A longitudinal study published in Frontiers in Psychology examined how children in Montessori schools changed over three years compared with children in other pre-school settings.
The Montessori model involves both child-directed, freely-chosen activity and academic content. Angeline Lillard and colleagues compared educational outcomes for children allocated places by a random lottery to either Montessori pre-schools (n=70) or non-Montessori pre-school settings (n=71) in Connecticut, US. The research team carried out a variety of assessments with the children over a three-year period, from when the children were three until they were six.
The researchers found that over time children in Montessori pre-schools performed better on measures of academic achievement (Woodcock–Johnson IIIR Tests of Achievement effect size = +0.41) and social understanding, while enjoying their school work more, than those in conventional pre-school settings. They also found that in Montessori classrooms, children from low-income families, who typically don’t perform as well in school, showed similar academic performance as children from higher-income families. Children with low executive function similarly performed as well as those with high executive function.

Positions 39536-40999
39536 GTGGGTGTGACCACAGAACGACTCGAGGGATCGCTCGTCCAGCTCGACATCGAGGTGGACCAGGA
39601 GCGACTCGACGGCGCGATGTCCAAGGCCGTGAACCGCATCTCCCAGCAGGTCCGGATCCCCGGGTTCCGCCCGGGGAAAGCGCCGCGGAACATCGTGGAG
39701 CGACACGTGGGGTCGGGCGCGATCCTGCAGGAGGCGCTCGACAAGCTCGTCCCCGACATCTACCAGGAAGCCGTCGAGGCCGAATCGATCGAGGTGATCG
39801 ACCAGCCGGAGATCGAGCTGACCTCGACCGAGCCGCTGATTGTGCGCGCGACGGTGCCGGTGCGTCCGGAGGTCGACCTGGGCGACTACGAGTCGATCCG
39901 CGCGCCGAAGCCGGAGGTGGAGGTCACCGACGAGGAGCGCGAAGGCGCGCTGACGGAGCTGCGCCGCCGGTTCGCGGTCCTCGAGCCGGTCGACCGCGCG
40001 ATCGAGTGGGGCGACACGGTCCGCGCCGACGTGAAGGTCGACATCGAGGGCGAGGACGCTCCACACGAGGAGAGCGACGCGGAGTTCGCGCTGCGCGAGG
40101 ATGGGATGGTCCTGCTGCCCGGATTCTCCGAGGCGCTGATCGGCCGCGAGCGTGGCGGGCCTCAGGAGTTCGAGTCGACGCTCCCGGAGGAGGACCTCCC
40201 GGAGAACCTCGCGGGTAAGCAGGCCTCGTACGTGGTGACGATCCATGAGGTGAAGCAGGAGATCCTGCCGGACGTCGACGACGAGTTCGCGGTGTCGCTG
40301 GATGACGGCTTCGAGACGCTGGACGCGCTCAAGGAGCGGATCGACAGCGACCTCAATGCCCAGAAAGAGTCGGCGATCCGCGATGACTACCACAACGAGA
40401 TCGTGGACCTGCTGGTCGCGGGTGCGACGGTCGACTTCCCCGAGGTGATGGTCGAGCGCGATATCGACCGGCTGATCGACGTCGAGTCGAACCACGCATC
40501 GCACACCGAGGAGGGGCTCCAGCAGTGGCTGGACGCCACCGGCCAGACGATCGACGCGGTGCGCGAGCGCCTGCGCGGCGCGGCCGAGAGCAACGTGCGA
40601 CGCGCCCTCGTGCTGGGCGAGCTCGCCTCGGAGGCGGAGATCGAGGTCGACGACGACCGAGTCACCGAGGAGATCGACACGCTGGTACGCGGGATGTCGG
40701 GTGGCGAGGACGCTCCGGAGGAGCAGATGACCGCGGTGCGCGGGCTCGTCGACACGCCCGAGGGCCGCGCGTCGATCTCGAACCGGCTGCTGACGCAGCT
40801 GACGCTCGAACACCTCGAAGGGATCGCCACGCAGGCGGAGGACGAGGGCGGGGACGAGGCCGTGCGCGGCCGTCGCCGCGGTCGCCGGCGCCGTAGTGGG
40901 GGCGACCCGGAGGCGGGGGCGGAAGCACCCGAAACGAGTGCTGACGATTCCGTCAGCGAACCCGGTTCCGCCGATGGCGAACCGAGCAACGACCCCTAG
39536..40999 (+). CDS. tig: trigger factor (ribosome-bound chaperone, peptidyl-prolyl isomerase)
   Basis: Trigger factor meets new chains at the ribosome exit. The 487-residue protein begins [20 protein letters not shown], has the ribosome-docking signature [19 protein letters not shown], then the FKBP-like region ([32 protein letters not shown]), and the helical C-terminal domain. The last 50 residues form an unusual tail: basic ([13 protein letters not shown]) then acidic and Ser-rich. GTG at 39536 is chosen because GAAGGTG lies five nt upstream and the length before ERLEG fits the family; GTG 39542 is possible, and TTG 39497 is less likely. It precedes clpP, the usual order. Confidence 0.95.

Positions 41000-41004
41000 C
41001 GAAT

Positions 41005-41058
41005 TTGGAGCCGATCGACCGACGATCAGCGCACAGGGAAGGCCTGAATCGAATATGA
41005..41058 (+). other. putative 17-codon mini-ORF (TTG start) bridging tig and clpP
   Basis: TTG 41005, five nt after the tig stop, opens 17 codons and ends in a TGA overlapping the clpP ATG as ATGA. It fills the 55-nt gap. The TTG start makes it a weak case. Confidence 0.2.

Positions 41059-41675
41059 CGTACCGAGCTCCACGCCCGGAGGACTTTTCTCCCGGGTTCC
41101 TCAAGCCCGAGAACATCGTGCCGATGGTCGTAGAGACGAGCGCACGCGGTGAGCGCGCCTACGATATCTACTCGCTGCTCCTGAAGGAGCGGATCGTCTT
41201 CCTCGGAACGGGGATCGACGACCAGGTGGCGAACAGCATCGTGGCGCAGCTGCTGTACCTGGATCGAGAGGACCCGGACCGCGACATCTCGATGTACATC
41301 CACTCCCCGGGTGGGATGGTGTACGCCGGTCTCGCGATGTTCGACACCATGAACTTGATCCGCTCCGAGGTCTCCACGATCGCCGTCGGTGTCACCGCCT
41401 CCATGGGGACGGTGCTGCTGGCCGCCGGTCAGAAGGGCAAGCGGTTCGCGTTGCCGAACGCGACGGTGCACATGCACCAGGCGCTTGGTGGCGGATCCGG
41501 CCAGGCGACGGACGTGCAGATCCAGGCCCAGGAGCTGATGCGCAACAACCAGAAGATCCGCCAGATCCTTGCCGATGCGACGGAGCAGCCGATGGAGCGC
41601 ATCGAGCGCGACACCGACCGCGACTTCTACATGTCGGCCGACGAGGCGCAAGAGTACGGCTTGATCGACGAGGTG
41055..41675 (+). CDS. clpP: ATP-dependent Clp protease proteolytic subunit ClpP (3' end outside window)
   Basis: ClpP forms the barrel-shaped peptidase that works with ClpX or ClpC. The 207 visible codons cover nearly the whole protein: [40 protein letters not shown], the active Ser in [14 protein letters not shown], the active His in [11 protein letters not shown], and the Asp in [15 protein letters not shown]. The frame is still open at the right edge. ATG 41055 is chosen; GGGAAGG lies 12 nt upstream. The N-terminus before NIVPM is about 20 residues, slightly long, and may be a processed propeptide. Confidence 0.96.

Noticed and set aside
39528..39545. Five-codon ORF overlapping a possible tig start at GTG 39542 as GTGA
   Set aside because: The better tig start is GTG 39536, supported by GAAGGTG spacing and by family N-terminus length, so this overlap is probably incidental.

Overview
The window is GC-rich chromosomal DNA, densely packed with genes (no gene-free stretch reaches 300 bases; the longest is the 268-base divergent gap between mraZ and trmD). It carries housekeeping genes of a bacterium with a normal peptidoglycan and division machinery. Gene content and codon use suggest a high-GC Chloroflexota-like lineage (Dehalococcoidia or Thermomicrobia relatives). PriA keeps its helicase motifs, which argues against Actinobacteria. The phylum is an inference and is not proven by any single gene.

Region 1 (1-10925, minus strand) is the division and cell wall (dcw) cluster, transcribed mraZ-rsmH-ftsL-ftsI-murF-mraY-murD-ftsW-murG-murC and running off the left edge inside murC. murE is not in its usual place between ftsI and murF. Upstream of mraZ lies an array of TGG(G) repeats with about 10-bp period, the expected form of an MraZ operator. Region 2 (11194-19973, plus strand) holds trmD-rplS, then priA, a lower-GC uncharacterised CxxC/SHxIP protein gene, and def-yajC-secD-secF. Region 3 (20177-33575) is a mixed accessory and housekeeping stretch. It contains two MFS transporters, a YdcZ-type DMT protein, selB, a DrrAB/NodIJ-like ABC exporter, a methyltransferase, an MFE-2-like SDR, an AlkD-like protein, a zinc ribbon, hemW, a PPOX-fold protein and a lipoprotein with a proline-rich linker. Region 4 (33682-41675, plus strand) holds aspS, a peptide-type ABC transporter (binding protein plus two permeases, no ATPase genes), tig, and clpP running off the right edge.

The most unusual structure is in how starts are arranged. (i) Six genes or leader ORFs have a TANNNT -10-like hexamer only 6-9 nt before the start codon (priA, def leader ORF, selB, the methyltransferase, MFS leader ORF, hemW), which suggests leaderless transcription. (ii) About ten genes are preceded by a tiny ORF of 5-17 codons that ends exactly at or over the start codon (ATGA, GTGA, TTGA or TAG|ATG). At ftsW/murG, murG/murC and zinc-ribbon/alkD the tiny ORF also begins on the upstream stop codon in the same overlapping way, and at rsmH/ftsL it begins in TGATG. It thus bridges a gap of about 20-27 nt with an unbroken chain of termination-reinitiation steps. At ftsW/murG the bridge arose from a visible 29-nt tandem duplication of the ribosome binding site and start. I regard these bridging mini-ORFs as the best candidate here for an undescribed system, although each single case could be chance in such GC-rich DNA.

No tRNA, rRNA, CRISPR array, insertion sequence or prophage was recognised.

The findings, they suggest, indicate that well-implemented Montessori education could be a way to help disadvantaged children to achieve their academic potential.
Source: Montessori Preschool Elevates and Equalizes Child Outcomes: A Longitudinal Study (October 2017), Frontiers in Psychology
Technology that simplifies teaching by providing teachers with “off-the-shelf” lessons may increase pupil achievement, particularly if the teachers are supported in using them, according to a working paper published by the National Bureau of Economic Research (NBER).